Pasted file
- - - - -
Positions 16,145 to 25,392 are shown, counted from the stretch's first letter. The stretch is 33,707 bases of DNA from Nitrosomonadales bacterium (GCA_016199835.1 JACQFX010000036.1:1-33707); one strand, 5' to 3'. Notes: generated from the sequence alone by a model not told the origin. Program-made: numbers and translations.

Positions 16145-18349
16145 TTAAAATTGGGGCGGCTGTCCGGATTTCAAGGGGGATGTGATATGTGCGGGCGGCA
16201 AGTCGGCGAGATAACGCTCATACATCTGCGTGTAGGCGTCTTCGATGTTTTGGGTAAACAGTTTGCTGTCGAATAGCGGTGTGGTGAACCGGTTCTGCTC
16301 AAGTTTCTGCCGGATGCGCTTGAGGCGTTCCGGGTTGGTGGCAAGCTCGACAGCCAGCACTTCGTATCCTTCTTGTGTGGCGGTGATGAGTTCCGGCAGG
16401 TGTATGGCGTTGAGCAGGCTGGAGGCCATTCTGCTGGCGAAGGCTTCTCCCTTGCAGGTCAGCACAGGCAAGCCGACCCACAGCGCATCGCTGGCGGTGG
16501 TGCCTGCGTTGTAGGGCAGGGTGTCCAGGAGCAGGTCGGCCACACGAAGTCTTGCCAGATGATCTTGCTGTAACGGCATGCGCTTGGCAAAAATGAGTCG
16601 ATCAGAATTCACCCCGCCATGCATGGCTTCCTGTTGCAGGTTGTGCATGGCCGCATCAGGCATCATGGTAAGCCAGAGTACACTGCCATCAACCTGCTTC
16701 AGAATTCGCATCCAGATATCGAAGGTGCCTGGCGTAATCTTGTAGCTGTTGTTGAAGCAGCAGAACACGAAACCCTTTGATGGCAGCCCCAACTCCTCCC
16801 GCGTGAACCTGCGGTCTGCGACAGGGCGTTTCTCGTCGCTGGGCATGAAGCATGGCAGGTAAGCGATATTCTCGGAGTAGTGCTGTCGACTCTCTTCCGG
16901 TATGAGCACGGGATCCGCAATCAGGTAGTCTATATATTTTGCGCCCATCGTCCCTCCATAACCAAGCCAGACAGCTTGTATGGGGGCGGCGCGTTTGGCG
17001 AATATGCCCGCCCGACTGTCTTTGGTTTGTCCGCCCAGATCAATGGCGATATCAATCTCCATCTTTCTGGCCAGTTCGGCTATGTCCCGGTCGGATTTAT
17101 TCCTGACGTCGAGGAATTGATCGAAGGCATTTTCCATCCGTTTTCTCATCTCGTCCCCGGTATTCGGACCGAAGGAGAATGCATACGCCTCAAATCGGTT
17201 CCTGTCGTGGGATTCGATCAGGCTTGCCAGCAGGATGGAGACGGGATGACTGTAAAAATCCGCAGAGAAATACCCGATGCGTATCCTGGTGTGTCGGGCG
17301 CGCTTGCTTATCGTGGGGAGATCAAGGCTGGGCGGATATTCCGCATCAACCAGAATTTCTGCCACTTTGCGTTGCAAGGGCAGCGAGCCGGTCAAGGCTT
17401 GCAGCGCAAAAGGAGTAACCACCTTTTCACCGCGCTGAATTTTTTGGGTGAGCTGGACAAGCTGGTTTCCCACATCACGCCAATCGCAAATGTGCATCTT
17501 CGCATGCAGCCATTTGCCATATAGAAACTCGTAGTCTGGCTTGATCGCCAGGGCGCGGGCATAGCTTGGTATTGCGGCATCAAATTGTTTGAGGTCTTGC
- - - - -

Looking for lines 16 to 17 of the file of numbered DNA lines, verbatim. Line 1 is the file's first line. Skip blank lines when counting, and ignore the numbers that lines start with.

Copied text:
17401 GCAGCGCAAAAGGAGTAACCACCTTTTCACCGCGCTGAATTTTTTGGGTGAGCTGGACAAGCTGGTTTCCCACATCACGCCAATCGCAAATGTGCATCTT
17501 CGCATGCAGCCATTTGCCATATAGAAACTCGTAGTCTGGCTTGATCGCCAGGGCGCGGGCATAGCTTGGTATTGCGGCATCAAATTGTTTGAGGTCTTGC